Autumn Statement – Winter of discontent?

Autumn Statement – Winter of discontent?

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Key points 

  • SDLT & ATED rates increase – what now for non-doms?
  • Principal Private Residence Relief rules tightened for non-residents
  • Remittance Basis Charge – charges increase and a minimum period may be introduced
  • The Google Tax – is it really just for multinationals?

It was difficult to find any pre-Christmas cheer in the Chancellor’s statement and the draft Finance Bill, but we’ve become accustomed to that by now. The common thread, unsurprisingly, is that tax charges in niche areas are increasing and the rules to qualify for reliefs and exemptions are being tightened. Here are our summaries of some of the tax changes we think will be relevant for you.

SDLT and ATED

The headline that SDLT has been reduced for 98% of people is probably a bit misleading if you’re buying property in Central London. The SDLT charged on a £3m home has risen from £210,000 to £273,750.

For non-doms the interesting aspect is the narrowing of the gap between the rate of 15% for enveloped properties and the highest alternative rate of 12%. This might tend to encourage a return to corporate wrappers for IHT protection but the massive increase in ATED charges is presumably intended to discourage this. The lowest rate is now £23,350 and the highest is an eye-watering £218,200. Decisions on how non-doms should hold UK residential property have become even more difficult, with the matrix of CGT, ATED, SDLT, IHT and income tax to be applied to each client’s particular situation and objectives.

 Principal Private Residence Relief

Firstly, the good news; HMRC has dropped plans to withdraw the main residence election for all taxpayers.  Non-resident individuals will also be able to elect for a main residence, and will do so only at the time they dispose of the property in question.

The key change however is that from April 2015 a home will only be eligible as a main residence for CGT purposes for any tax year if during that year:

  • It is located in the same country in which the taxpayer was resident, or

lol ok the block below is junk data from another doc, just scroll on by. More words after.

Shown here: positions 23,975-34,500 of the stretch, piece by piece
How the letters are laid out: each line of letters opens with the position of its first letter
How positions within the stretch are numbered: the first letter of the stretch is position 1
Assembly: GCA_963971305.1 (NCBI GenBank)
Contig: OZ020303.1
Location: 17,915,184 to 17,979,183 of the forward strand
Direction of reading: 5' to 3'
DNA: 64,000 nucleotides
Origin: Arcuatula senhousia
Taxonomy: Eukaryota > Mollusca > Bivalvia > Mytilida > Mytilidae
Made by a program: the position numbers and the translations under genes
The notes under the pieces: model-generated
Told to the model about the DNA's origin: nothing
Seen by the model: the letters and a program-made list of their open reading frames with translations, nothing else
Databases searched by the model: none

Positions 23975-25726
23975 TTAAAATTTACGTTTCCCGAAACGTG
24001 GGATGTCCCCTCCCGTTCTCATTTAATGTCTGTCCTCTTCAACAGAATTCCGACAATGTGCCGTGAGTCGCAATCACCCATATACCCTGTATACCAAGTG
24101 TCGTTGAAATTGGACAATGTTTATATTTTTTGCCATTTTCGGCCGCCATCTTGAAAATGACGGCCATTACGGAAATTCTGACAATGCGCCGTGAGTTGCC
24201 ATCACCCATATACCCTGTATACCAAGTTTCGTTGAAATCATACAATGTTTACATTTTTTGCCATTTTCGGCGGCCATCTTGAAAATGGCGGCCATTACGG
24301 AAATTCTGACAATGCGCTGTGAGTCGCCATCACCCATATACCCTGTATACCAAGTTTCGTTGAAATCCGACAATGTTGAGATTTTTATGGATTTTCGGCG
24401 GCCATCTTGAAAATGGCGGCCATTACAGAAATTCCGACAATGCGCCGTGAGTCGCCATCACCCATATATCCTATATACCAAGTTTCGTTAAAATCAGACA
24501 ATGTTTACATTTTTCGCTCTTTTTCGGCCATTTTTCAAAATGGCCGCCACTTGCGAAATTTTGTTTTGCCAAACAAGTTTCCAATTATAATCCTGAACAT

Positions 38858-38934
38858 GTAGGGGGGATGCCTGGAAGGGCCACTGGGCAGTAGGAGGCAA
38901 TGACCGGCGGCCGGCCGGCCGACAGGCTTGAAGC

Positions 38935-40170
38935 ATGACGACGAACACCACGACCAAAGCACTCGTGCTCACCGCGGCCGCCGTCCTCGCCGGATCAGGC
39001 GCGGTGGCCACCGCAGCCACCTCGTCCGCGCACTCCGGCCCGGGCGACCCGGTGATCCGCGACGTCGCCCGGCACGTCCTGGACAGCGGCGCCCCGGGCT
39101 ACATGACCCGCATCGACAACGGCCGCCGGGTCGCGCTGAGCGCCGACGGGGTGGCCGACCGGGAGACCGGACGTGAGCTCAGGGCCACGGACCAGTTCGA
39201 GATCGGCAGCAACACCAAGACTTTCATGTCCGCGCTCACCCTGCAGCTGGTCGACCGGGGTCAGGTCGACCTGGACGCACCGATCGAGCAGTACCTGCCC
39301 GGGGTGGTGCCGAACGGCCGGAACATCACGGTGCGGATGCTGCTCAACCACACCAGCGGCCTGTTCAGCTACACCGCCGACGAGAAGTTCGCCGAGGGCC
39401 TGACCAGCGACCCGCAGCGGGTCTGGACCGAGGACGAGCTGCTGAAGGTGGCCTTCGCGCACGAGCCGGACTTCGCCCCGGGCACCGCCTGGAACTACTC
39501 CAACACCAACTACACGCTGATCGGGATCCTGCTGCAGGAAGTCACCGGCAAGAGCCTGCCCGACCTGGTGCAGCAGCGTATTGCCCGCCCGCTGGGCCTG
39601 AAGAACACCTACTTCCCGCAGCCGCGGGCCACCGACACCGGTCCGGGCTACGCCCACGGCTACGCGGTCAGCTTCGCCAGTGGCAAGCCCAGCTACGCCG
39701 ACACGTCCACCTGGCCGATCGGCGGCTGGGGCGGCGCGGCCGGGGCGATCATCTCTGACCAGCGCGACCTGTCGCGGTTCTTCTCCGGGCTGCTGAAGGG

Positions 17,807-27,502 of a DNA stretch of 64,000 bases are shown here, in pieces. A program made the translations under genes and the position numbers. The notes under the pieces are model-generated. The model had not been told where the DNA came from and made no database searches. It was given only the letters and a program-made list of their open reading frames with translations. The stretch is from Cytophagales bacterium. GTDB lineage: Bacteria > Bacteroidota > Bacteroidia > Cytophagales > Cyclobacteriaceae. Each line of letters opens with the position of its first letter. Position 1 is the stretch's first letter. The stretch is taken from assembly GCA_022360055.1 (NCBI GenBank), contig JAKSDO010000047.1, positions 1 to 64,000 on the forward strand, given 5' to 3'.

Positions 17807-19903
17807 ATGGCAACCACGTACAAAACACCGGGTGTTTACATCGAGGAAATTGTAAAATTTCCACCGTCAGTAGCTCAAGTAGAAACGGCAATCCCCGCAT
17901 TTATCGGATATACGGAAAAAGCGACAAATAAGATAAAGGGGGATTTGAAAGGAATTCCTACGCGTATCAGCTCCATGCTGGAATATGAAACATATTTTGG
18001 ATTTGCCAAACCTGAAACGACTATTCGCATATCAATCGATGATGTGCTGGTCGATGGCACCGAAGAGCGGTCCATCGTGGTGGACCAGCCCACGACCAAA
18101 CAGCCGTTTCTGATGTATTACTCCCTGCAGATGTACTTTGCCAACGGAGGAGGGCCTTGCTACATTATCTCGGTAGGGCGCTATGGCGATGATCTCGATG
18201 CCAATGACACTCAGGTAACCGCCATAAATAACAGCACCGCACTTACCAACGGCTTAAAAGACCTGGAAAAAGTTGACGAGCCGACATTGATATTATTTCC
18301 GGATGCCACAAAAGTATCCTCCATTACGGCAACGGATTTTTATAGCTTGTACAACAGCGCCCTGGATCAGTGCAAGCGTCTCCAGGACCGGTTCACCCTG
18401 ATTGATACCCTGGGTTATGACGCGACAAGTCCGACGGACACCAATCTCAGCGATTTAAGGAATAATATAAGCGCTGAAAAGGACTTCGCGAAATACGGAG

• The taxpayer spent 90 days (at midnight) in that property

Adhering to the new requirement for non-residents to spend 90 nights in the UK in their quest to claim PPR could lead to inadvertent UK residence for the unwary; this will depend on the number of other ties they have under the Statutory Residence Test. Expats hoping to obtain main residence relief on a property they have maintained in the UK will have to take particular care with this new rule.

UK residents with property abroad, that they have elected as their main residence, will need to spend at least 90 nights in the property in question if it is to qualify for relief in future tax years.  Failure to qualify for relief in any tax year will result in a larger proportion of any gain becoming chargeable.

 Remittance Basis Charge: 30 60 90

The cost of the RBC after 12 years of UK residence will rise from £50,000 to £60,000 and a new rate of £90,000 will apply after 17 years of residence. The initial £30,000 charge after 7 years will remain but the Government is to consult on the idea of removing the annual election for the RBC and changing this to a minimum period of 3 years. These changes could make the RBC unaffordable in marginal cases and remove it completely as an option for those non-doms who have only occasional income or gains overseas.

 Diverted Profits Tax – “The Google Tax”

Another new tax! The Diverted Profits Tax (DPT) arrives on 1 April 2015 to counter the use of complex and aggressive tax planning arrangements by multinationals to divert profits away from the UK tax base.  This measure is part of the UK’s response to the G20- OECD project for countering Base Erosion and Profit Shifting.

The DPT of 25% will apply under two separate rules.  The first rule will apply to foreign companies which have made arrangements for sales in the UK in such a way that they do not have a Permanent Establishment (PE) in the UK and whose profits are, therefore, not chargeable to corporation tax.

The second rule will apply to UK companies which have entered into transactions with other persons that lack economic substance or involve entities that themselves lack such substance.

There is a welcome exemption from the DPT for SMEs and, a specific exemption from the avoided PE charge for UK sales of foreign companies not exceeding £10m; but the new tax seems destined to catch a lot more than what we might think of as genuine multinationals. Will it affect large property transactions by overseas companies, for example?

At face value, the new tax seems to conflict with most of the UK’s double tax treaties that include articles that prevent taxation of foreign companies that don’t have a PE in the UK. This may be explained by a wider OECD review on the concept of permanent establishments and we will monitor developments with interest.

And finally…

Having thoroughly depressed you with lots of tax issues it only remains for us to thank you for your support over the last year and to wish you happiness for the festive season and every success for 2015!

If you would like to discuss any of the tax issues highlighted above in more detail please contact us.

 

 

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